Monday, May 31, 2021

Stinging Nettle

Stinging Nettle surrounded Erika and me on 19 May 2021 at the Woodard Bay Nature Reserve. This plant is another introduced species. It originally grew in Europe, Asia, and western North Africa. Nettle now grows in across much of the western hemisphere and Australia. Wikipedia mentions that nettle is especially common in the Pacific Northwest. Most people know that Stinging Nettle hurts when you come in contact with it. The plant impales you with spicules and releases a number of chemical irritants. Soaking and boiling nettle removes the irritating chemicals in the plant, which has a long list of human uses. Despite being the Red Admiral butterfly caterpillar’s primary host, nettle is seldom welcome in gardens and can be difficult to control.

Sunday, May 30, 2021

Pacific Waterleaf

Erika and I came upon wildflowers at the McLane Creek Nature Trail near Olympia on 26 May 2021. We recognized the flowers as waterleaf, but we were surprised to learn that they are not Eastern Waterleaf Hydrophyllum virginianum of eastern North America. We noticed that the leaves are not white streaked (although some Eastern Waterleaf have similarly colored leaves). The plant proves to be the Pacific Waterleaf, Hydrophyllum tenuipes. This species grows in lowland forests west of the Cascades from southwest British Columbia to northern California.

Friday, May 28, 2021

Lincoln’s Sparrow


We banded this Lincoln’s Sparrow in our Olympia backyard on 26 May 2021. Although this is only my fourth banding record, I did not think much about this common fall, winter, and spring bird (they breed at higher elevations east of us). I took this photo because I thought this sparrow was handsome. To my surprise, when I entered the record into eBird, the app alerted me that Lincoln’s Sparrows are rare enough Olympia in May to require additional evidence. According to Wahl et al. 2005,  the spring migration in lowland eastern Washington lasts from April to early May, and the latest date they mention is 26 April. Fortunately I took the photograph.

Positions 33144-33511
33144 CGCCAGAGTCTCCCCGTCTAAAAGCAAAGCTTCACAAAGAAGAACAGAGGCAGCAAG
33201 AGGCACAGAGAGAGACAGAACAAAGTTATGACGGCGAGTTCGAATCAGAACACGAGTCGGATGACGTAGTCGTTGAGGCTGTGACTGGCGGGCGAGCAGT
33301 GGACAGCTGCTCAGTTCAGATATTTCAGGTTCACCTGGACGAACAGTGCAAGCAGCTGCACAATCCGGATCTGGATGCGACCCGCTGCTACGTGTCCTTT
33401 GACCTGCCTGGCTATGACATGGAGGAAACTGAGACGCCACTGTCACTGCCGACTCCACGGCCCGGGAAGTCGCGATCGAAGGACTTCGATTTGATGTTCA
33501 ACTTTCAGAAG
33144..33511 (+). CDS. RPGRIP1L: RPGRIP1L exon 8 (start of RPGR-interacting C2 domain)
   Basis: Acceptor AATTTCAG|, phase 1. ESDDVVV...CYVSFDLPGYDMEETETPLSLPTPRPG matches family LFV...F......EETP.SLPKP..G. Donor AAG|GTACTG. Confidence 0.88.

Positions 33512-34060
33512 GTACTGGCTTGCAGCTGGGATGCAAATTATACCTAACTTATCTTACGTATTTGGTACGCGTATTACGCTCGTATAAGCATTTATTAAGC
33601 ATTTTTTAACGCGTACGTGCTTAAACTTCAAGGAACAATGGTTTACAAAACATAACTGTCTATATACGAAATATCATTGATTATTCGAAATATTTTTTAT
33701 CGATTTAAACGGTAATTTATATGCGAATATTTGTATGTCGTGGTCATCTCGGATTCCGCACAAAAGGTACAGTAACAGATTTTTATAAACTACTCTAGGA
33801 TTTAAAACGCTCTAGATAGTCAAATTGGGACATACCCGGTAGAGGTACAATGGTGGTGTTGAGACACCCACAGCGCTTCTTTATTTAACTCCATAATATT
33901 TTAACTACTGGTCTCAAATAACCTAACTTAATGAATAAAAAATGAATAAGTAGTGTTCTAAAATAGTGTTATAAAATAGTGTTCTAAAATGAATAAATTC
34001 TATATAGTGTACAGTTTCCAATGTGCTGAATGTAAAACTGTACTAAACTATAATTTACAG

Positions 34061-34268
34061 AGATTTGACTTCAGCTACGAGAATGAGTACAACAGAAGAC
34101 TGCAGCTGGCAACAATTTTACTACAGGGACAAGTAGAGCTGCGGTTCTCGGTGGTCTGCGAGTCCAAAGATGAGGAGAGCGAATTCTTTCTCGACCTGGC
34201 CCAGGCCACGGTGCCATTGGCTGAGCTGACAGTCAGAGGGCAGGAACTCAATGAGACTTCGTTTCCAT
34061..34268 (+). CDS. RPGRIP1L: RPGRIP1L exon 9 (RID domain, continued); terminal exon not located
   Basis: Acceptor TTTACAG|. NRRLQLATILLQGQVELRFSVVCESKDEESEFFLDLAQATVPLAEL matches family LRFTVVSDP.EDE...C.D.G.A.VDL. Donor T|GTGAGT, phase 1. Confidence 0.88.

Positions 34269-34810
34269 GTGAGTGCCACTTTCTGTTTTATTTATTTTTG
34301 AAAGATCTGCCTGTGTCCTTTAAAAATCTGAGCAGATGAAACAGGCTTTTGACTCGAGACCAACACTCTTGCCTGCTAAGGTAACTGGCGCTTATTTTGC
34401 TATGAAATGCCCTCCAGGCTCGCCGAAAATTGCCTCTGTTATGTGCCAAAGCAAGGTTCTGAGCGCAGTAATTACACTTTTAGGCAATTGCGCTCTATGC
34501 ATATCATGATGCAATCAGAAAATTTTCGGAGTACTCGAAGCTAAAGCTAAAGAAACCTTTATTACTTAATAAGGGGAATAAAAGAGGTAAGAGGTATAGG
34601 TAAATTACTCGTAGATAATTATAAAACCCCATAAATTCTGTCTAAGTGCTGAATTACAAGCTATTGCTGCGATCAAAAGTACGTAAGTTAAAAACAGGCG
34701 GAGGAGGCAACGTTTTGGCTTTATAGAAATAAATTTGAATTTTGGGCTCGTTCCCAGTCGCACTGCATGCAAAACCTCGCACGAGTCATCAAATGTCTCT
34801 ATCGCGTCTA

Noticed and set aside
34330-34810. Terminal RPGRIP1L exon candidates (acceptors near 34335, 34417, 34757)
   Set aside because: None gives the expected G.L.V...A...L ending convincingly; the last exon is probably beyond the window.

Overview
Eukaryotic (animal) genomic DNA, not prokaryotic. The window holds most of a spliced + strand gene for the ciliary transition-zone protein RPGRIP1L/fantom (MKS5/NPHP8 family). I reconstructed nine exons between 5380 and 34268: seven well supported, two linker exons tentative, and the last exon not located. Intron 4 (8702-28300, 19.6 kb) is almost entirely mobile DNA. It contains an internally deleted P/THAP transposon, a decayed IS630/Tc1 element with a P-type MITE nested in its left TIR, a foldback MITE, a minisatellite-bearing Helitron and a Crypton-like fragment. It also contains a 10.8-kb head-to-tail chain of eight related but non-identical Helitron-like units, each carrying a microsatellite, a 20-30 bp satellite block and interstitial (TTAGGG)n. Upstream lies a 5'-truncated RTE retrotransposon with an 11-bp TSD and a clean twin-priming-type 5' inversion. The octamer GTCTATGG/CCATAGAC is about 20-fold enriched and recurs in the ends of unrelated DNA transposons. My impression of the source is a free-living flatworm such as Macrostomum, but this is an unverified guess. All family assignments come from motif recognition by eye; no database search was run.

Thursday, May 27, 2021

Narrow-leaf Plantain

On 11 May 2021, these Narrow-leaf Plantain caught my eye as Erika and I strolled along the dike at the Billy Frank Jr National Wildlife Refuge. I thought they were lovely, even if they are introduced to North America (and many other parts of the world). We have seen plantain often and knew their name. The plant is native to Eurasia. Finding this plant in the refuge is not surprising. Plantain prefers open fields where livestock disturb the turf. The Nisqually refuge was originally a diary farm. These plants can grown in a variety of habitats, however, including dry meadows, lawns, rainforests, and roadsides. Plantain is often used in herbal teas. These beverages are used as a cough medicine, a cure for respiratory upsets, and various infections and insect bites (Wikipedia)

Wednesday, May 26, 2021

Four-spotted Skimmer

Our first Four-spotted Skimmer of the year flew before we could photograph it. So I was glad to capture this individual on 20 May 2021 in our Olympia backyard. Few dragonflies are found in both hemispheres of the world, somewhat surprising given their abilities of flight. Four-spotted Skimmers are found across Canada, south to the central United States. The species also breeds across northern Eurasia, from Great Britain to Japan. Paulson (2019) notes that this dragonfly goes by different names across its range—Four-spotted Chaser (England), Four-spot (Germany), and Four-spotted Dragonfly (Russia).

Tuesday, May 25, 2021

Sparrow Safari

Erika and I drove 20 miles south of Olympia to the Scatter Creek Wildlife Recreation area. Our quarry were Vesper Sparrows, common birds in eastern Washington, but known mostly from Thurston County in the west. The sparrow is reported in eBird almost every year, especially from Scatter Creek. The species, however, is locally uncommon and in danger of extinction in western Washington (Wahl et al. 2005). Habitat destruction and an invasion of Scotch Broom, an invasive, introduced European plant—the yellow plants in this photo— have adversely affected Vesper Sparrow populations. 
We saw a lot of sparrows at Scatter Creek. Savanna Sparrow sang from behind nearly every clump of grass and even from within the Scotch Broom.  These sparrows are identified by the yellow pathes that runb from their bills and along their eye stripes. Below they are streaky on top of white  breasts and bellies.

We were greeted at the wildlife area by many singing White-crowned Sparrows. Notice that the face is gray between the eye and the bill—indicating this birds are the expected, and abundant, race in the area, Zonotrichia leucophrys pugetensis, the Puget Sound White-crowned Sparrow.
Just the other day, I wrote how infrequently we find Chipping Sparrows in western Washington. When it rains, it pours. Chipping Sparrows, with their rufous crowns and black eyelines, were abundant at Scatter Creek.
Our last sparrow seems to me to be a Vesper. I had trouble identifying it. The bird appears to have its ear coverts surrounded by a brown line and its eyering seems to be white. (Look carefully at this image—what first appears to be the bird’s eye is actuality an ear spot.) The stripes on the upper breast show a faint, yellowish wash. I tried to record the bird’s song, but it was drowned out by singing White-crowned Sparrows. The Vesper Sparrows of western Washington are a distinct subspecies from those in the eastern part of the state and are named Pooecetes gramineus confinis. They have more slender bills than do other populations and creamy-colored underparts.